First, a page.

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### #ActualAllEightUp

Posted 29 April 2013 - 01:15 AM

ike Khatharr said, in C/C++ it would actually execute every time except when count is 0.

As a quick test:

for(index = 0; index < 10; ++index)
{
count = ++count % 7;
if(count)
{
std::cout << count << " ";
}

}



produced output:

1 2 3 4 5 6 1 2 3


Yup, I goofed..  Please don't hang me at the weekly horribly backwards post meeting GameDev holds every week.

### #1AllEightUp

Posted 29 April 2013 - 01:09 AM

Some practical everyday uses:

// I want to trigger something every 7 executions:

static int count = 0;

count = ++count % 7;

if( count ) {do something}

// I want to cycle 0-6 repeatedly.

static int count = 0;

count = ++count % 7;

In the first case the 'if' relies on the fact that the only "true" condition is when something is zero.  In the second case a value modded by any higher value results in the same value, it goes to zero when modded with itself.  Basically a variable in both cases is going to step from 0 to mod value minus one, or 0-6 in this case and keep repeating.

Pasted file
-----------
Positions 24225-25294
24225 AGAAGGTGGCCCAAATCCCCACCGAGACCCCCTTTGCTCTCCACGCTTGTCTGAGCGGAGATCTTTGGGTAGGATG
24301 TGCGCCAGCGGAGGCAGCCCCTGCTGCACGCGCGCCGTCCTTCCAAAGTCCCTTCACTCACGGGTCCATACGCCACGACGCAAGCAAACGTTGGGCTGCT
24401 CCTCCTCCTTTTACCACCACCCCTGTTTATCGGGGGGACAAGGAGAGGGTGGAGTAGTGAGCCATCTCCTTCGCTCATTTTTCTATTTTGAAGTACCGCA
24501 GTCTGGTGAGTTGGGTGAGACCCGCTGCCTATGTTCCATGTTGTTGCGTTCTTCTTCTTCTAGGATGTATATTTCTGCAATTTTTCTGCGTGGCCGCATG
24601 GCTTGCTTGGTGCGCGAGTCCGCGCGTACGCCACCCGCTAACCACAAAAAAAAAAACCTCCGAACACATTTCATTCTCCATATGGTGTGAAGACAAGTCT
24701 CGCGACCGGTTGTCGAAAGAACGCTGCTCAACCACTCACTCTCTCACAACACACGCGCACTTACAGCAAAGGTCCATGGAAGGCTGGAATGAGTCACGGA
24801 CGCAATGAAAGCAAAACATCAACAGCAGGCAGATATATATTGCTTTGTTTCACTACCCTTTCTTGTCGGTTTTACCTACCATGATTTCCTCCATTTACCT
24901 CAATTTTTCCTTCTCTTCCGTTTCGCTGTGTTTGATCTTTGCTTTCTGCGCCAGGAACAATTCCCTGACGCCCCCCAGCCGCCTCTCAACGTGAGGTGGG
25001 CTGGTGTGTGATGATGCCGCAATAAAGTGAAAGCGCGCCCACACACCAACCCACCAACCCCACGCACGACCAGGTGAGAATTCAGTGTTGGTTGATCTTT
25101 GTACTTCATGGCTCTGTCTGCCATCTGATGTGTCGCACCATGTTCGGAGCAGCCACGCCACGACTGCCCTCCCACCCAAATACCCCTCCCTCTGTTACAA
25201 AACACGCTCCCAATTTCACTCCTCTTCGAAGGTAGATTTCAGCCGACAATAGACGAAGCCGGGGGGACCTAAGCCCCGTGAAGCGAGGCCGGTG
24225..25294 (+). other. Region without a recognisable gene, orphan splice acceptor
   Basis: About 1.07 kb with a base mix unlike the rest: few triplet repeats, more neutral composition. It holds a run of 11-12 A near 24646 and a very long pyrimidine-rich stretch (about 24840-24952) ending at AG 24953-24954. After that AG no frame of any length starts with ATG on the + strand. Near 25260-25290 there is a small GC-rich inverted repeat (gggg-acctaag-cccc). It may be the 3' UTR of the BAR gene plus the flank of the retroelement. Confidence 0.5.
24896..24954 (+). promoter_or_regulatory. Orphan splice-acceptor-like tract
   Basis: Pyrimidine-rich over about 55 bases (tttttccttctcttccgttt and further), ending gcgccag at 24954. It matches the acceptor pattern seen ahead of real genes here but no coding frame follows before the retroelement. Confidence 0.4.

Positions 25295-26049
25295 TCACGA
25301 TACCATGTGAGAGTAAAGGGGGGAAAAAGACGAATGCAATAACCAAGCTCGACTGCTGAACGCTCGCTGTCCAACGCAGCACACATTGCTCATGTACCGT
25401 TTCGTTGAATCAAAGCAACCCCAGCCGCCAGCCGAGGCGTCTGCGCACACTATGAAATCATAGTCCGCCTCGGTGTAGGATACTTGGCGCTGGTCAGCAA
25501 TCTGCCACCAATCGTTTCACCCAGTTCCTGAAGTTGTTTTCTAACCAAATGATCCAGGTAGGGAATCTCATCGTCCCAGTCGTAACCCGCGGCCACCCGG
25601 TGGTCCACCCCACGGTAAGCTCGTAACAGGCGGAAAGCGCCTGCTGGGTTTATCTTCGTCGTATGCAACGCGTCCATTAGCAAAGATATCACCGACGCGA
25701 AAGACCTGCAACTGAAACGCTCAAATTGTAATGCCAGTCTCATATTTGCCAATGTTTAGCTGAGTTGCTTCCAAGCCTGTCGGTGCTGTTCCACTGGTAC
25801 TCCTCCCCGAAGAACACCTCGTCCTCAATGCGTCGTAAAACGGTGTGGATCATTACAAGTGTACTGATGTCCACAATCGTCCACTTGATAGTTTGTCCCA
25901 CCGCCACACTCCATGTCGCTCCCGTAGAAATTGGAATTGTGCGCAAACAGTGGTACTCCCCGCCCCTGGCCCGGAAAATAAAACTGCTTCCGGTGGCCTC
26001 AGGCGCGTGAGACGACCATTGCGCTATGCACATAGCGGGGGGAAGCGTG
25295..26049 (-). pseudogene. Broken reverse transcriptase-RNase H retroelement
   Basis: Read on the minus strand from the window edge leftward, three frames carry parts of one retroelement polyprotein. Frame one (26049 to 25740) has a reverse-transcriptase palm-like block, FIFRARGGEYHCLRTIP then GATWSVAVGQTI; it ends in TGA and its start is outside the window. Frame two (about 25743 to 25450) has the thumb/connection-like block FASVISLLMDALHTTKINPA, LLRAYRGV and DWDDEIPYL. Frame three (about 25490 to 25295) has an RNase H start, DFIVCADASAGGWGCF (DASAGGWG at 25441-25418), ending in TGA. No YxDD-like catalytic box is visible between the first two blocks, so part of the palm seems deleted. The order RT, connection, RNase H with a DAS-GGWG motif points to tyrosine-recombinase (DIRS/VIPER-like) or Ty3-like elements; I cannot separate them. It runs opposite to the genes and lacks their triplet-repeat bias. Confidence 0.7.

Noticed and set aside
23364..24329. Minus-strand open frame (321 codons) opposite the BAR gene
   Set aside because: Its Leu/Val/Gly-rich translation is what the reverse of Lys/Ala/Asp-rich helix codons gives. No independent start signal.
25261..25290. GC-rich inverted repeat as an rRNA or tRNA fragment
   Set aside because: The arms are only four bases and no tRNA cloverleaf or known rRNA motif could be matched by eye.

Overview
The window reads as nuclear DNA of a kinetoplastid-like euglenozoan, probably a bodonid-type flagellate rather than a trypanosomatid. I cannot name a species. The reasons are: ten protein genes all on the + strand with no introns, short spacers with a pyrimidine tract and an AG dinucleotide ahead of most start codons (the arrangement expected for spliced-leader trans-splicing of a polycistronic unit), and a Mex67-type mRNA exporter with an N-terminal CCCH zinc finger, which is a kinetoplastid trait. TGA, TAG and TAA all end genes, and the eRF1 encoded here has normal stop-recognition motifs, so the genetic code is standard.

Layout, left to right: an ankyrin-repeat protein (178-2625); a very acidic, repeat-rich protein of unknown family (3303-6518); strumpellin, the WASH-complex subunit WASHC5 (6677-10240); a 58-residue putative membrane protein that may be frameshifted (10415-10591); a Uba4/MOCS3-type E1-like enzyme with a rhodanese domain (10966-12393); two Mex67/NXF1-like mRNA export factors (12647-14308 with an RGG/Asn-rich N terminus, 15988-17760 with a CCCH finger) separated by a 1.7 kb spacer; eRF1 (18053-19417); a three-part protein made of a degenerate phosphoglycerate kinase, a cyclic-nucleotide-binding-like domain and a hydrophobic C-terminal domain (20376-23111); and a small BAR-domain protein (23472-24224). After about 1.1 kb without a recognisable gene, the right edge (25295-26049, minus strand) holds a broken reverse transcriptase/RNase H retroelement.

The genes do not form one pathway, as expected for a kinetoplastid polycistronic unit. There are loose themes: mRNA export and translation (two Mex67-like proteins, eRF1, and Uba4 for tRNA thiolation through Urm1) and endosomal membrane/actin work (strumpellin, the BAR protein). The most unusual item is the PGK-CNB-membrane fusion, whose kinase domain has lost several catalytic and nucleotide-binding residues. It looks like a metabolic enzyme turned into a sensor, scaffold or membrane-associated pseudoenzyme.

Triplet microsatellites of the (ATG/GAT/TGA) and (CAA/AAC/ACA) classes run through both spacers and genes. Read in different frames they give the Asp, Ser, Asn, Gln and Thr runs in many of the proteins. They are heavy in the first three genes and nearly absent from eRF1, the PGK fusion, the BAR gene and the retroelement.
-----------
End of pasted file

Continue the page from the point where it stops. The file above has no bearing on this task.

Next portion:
I think I use the first case with the 'if' statement more often but I know I use the second case on occasion also.

Like Khatharr said, in C/C++ it would actually execute every time except when count is 0.

As a quick test:

for(index = 0; index < 10; ++index)
{
count = ++count % 7;
if(count)
{
std::cout << count << " ";
}

}



produced output:

1 2 3 4 5 6 1 2 3


Yup, I goofed..  Please don't hang me at the weekly horribly backwards post meeting GameDev holds every week.

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